The Glass Ceiling for BC Lawyers

  • December 01, 2017
  • Kathryn McCready and Nora Bergh

40 more years of inequality?

In July 2017, Law360 published their Glass Ceiling Report that surveyed 300 law firms in the US. The report concluded that progress to increase the number of women in law firms has been “incremental at best, especially at the partnership level.” Women made up 34.8% of all attorneys, and less than 20% of equity partners at the law firms surveyed. 

How does BC compare when it comes to retaining and promoting women lawyers?

The Justice Education Society (“JES”) has funding from the Status of Women Canada to examine and promote the retention and advancement of women lawyers in BC. As part of the Mapping Her Path project, the Society conducted a similar count of women in BC practice. JES examined the websites of law firms with 10 or more lawyers and conducted a gender-based count of the lawyers and partners.

Of course, the staff pages of websites are not always up to date, but this count provides a snapshot of how BC compares with the findings of the US Glass Ceiling Report.

The Mapping Her Path head count found that in BC, women made up 36.6% of all lawyers and 24.5% of partners. Since women have accounted for about 50% of all law graduates over the past decade, more than one-third of practising lawyers should
be women.

The Law Society of BC publishes information about the gender make-up of medium to large firms in BC, noting that 36.7% of practising lawyers at these firms are female. The Law Society does not currently record the gender ratio of partners.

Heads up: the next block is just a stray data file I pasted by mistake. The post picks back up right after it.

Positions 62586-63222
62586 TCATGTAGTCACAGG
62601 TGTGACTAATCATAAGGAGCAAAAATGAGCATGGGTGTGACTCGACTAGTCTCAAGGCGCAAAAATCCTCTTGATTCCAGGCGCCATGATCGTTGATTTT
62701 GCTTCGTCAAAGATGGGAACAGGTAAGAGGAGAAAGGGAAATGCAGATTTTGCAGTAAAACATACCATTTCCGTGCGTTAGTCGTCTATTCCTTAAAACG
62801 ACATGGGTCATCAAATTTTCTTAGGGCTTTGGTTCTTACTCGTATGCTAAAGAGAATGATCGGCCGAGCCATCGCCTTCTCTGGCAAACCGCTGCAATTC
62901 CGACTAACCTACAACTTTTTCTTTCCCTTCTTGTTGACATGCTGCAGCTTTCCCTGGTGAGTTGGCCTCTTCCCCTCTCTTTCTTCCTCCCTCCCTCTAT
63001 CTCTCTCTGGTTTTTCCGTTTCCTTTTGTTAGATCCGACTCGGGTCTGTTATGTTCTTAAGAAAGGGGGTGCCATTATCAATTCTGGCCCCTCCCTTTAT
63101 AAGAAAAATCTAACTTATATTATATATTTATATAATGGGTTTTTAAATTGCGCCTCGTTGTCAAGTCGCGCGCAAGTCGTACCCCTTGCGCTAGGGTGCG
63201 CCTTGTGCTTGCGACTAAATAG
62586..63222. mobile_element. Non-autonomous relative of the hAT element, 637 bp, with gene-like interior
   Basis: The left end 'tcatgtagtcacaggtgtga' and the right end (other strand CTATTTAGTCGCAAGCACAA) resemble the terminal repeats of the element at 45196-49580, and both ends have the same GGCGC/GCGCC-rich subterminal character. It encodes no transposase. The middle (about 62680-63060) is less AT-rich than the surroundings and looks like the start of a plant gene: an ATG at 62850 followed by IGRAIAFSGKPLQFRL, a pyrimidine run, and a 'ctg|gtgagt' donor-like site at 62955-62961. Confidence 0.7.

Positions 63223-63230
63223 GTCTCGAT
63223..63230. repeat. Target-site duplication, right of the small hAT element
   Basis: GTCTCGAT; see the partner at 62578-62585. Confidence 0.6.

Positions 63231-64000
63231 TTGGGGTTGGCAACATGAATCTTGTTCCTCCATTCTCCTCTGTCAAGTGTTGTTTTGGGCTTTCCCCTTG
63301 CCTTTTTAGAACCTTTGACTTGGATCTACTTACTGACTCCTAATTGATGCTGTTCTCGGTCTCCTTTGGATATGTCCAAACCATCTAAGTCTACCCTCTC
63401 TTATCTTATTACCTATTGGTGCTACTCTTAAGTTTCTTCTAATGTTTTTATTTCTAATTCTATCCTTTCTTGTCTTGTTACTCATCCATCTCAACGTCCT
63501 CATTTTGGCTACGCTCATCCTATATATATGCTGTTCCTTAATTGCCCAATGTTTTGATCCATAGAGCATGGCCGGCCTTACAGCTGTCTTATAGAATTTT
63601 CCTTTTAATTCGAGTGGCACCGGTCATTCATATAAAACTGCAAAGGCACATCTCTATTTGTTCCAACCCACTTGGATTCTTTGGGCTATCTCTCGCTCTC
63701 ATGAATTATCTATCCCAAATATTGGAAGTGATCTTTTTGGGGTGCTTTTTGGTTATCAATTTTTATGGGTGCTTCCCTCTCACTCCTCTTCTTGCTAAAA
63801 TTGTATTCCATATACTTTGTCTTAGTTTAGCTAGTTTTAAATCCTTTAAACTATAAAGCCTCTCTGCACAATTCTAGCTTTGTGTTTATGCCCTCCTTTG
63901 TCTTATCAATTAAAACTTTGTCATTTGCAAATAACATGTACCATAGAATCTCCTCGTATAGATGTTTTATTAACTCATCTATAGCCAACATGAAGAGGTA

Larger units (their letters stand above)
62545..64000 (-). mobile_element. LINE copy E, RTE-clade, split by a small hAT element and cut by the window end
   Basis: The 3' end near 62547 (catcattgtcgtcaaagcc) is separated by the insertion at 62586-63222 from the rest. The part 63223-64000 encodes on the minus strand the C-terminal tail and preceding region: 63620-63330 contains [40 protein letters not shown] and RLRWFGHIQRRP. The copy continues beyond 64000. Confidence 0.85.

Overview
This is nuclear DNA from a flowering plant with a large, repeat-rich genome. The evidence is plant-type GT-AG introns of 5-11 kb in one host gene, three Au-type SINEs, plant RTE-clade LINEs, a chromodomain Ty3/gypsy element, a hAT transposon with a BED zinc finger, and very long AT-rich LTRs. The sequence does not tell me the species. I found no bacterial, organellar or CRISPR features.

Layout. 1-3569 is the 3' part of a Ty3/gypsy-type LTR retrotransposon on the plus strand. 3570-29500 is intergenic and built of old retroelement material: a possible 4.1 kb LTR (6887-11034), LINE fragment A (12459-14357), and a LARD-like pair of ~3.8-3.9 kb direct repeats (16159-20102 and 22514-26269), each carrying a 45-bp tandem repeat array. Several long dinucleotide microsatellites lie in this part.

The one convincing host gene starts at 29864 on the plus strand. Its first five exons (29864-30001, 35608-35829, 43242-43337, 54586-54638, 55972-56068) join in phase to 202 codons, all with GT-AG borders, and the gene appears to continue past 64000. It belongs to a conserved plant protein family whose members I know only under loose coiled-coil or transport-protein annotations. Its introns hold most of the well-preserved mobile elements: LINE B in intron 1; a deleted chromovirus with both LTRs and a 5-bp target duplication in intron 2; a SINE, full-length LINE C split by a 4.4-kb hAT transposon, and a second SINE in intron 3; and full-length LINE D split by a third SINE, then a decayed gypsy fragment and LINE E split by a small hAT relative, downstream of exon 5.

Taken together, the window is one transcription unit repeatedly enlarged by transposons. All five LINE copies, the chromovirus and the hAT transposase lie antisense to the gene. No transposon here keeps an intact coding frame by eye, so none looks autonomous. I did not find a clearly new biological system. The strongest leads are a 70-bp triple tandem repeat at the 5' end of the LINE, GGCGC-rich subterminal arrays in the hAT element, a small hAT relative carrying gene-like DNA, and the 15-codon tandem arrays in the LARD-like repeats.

In Ontario, the Law Society of Upper Canada has been tracking the gender ratio of partners for the last eight years. In 2009, the first year of their count, the gender ratio of partners at Ontario firms was 81% male and 19% female. The most recent count was in 2016, where the ratio recorded was 76% male and 24% women partners. This suggests a rate of change of less than 1% per year. 

Law360 concluded in their Glass Ceiling Report that progress in retaining and advancing women in the practice of law was incremental at best. Here in BC, the ratio of women partners is almost identical to that of Ontario. And with a similar rate of change, it will take 40 years to break the glass ceiling and reach gender parity among partners at BC law firms. 

Mapping Her Path conducted a needs assessment that collected the views of 400 BC women lawyers. To learn more about their challenges, and how this project is working to make a difference, visit JusticeEducation.ca/programs/Mapping-Her-Path or contact Kathryn.McCready@JusticeEducation.ca.


Mapping Her Path is a Justice Education Society project that promotes the retention and advancement of women lawyers in BC. Kathryn McCready is the Project Coordinator and Nora Bergh is the Legal Content and Services Manager at Justice Education Society.